“Jobs and economic security are on most people’s minds,” Deschler said. “Racine and other big cities in the district have experienced double-digit unemployment and underemployment for far too long, and it’s only gotten worse under (President) Obama.”
“Democrats would rather keep their lower income, blue collar voter base happy by promising them all kinds of entitlements and subsidies to keep them reliant on the government for their economic survival, and to keep them voting Democrat for life,” Deschler said. “Republicans talk a good game about cutting wasteful spending, balancing budgets, lowering taxes to encourage job creation and savings, and less reliance upon government assistance.”
Seifert said that Ryan’s plan for turning around the national economy will in turn help those in his home district.
“With unemployment persistently stuck at around 8 percent nationally, and higher in parts of southern Wisconsin, there is no doubt that growing the economy and creating jobs are among the top concerns for residents of the 1st District,” Seifert said. “Related to this is getting a handle on our $16 trillion national debt, which is causing a lack of confidence and certainty. This is why Congressman Ryan has worked tirelessly to advance pro-growth policies that reduce our debt, reduce the regulatory burden businesses face and reform our tax code so America is more competitive in an increasingly global economy.”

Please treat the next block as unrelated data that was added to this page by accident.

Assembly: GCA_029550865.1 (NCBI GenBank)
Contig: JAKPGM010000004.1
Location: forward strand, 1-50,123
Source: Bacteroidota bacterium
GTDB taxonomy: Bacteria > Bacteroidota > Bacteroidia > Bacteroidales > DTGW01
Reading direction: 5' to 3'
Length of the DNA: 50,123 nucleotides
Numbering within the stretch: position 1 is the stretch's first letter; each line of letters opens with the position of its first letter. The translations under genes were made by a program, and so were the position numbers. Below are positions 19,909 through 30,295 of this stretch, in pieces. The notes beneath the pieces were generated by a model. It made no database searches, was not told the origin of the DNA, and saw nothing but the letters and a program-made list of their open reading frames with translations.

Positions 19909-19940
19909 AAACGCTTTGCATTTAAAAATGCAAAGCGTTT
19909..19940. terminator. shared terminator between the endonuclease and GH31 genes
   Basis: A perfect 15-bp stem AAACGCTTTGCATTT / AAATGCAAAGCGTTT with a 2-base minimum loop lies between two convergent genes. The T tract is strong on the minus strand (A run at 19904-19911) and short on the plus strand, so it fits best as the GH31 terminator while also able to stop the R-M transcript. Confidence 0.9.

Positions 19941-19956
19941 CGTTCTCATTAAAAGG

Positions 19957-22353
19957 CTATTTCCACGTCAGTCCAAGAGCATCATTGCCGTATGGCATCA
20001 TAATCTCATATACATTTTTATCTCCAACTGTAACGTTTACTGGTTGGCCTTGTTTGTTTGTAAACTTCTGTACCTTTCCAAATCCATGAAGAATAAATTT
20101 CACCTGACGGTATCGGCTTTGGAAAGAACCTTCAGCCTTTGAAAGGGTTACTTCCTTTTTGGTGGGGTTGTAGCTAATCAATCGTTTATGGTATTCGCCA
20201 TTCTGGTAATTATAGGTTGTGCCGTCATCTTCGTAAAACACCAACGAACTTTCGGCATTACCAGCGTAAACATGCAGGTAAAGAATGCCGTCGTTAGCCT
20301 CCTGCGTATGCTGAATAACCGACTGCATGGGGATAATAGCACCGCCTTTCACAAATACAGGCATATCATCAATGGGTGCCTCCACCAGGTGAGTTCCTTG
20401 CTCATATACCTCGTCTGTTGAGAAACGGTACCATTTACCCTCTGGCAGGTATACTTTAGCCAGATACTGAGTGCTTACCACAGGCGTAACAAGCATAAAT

Neither major party appears willing to move from its steadfast positions when it comes to solving key issues and bridging those differences, leaving the public wondering how things such as the so-called fiscal cliff, Bush tax cuts and the national debt will affect their bottom lines.
“My understanding is that none of this (fiscal cliff) will take place until after the new members of Congress are sworn in and that current funding levels will continue, so it’s difficult to discuss specific cuts or proposals right now,” Zerban said.
Zerban doesn’t buy the idea that Democrats aren’t as concerned about the deficit. “(Bill) Clinton balanced the budget. Then the deficit doubled under George Bush and Republicans spent like drunken sailors. And my opponent (Ryan) supported all of those programs and handed (President) Obama the largest fiscal mess ever, and now they’re doubling down on those same failed, trickle-down principles.”
One key piece to the entire puzzle is what to do about Medicare and Social Security.